Frozen moments

The other day I was watching ice hockey. I was simultaneously trying to listen to something else, so I muted hockey. When I stopped listening to that other thing and the game was still on mute, I noticed something strange – it was much easier to follow the play. I’ve always wondered how the commentators can catch minute details in the game, when I need two slow motion recaps to catch the same detail. But now I know. With the sound on, there’s too much sensory input for my HSP brain. I just can’t process everything in time, in a fast paced game like ice hockey. But when the sound is gone, I can fully concentrate the visual input and it’s so much easier!

Having realised this, I had a new insight – I finally figured out why I like photography. Quite simply, a photograph has no sound, and it does not move. It’s minimal sensory input and I have no trouble processing it. A picture is an ideal version of my world! And this also explains why I’ve never gotten into filming. There’s movement, and worse yet, sound.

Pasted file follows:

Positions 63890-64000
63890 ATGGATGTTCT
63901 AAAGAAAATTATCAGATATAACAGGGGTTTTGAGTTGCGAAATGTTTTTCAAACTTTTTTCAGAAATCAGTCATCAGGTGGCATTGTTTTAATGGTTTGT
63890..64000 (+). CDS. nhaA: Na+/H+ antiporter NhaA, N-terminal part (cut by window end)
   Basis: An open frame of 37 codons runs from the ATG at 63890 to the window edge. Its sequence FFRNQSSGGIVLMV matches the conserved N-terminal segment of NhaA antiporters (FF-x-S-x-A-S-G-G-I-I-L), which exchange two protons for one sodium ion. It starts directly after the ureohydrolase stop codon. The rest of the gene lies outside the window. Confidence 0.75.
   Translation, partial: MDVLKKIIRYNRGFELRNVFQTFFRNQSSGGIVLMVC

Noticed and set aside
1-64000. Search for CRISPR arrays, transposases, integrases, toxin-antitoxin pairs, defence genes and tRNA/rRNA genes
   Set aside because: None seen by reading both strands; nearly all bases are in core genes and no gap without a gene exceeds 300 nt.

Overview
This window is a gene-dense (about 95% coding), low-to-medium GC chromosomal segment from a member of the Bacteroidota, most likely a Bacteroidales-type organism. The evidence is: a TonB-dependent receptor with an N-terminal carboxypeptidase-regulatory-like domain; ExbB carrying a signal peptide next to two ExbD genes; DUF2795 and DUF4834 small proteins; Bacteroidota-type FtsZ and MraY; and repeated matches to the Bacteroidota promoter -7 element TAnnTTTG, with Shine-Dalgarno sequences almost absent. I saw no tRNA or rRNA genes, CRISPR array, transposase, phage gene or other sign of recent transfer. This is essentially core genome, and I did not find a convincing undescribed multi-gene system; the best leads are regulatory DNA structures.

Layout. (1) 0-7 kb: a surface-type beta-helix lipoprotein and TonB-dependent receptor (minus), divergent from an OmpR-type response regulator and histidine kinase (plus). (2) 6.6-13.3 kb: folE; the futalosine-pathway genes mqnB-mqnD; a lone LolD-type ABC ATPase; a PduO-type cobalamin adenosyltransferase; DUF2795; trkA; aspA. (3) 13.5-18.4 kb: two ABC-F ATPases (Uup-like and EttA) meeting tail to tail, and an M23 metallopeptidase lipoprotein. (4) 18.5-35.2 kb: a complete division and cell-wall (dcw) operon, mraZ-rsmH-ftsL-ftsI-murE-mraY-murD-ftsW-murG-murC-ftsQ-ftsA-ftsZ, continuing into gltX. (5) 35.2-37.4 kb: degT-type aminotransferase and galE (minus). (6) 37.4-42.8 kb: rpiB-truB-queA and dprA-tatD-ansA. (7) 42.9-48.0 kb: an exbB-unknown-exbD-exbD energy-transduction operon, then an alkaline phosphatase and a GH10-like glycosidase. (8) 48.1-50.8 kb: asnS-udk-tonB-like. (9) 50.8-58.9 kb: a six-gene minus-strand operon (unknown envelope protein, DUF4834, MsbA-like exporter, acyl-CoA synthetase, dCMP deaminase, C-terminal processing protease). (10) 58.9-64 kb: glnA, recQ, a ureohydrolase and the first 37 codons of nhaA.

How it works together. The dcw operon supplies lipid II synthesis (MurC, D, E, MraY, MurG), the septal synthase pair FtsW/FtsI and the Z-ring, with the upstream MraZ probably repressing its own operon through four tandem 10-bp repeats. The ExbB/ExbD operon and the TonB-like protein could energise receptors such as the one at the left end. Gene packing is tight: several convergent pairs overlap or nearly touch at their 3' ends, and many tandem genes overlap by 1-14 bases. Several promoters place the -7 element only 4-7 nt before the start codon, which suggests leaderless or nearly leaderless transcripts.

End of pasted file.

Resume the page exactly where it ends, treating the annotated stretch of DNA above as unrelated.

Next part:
You know how a lot of photographers say that “they like to catch the moment”? And a lot of people who comment your pictures, tend to say “you are so good at catching the moment”? I did that. Years ago when I was a beginner, I used to say that I want to catch the moment. Then I noticed that everybody else was saying the same thing, so I stopped. And now, I realise that photography in essence is catching a moment. It’s a scene which is frozen forever, be it 1/1000 sec or 1000 secs or any other shutter speed you choose to use for your composition. The end result is always the same – a frozen moment.

No movement, no sound. Me happy!

Frozen forever
Frozen forever
no contrast
Crazy light today. Absolutely no contrast in the snow whatsoever, I couldn’t even see if I was going up or down, a really weird feeling. I could see the trees far away, but not the snow under my skis!

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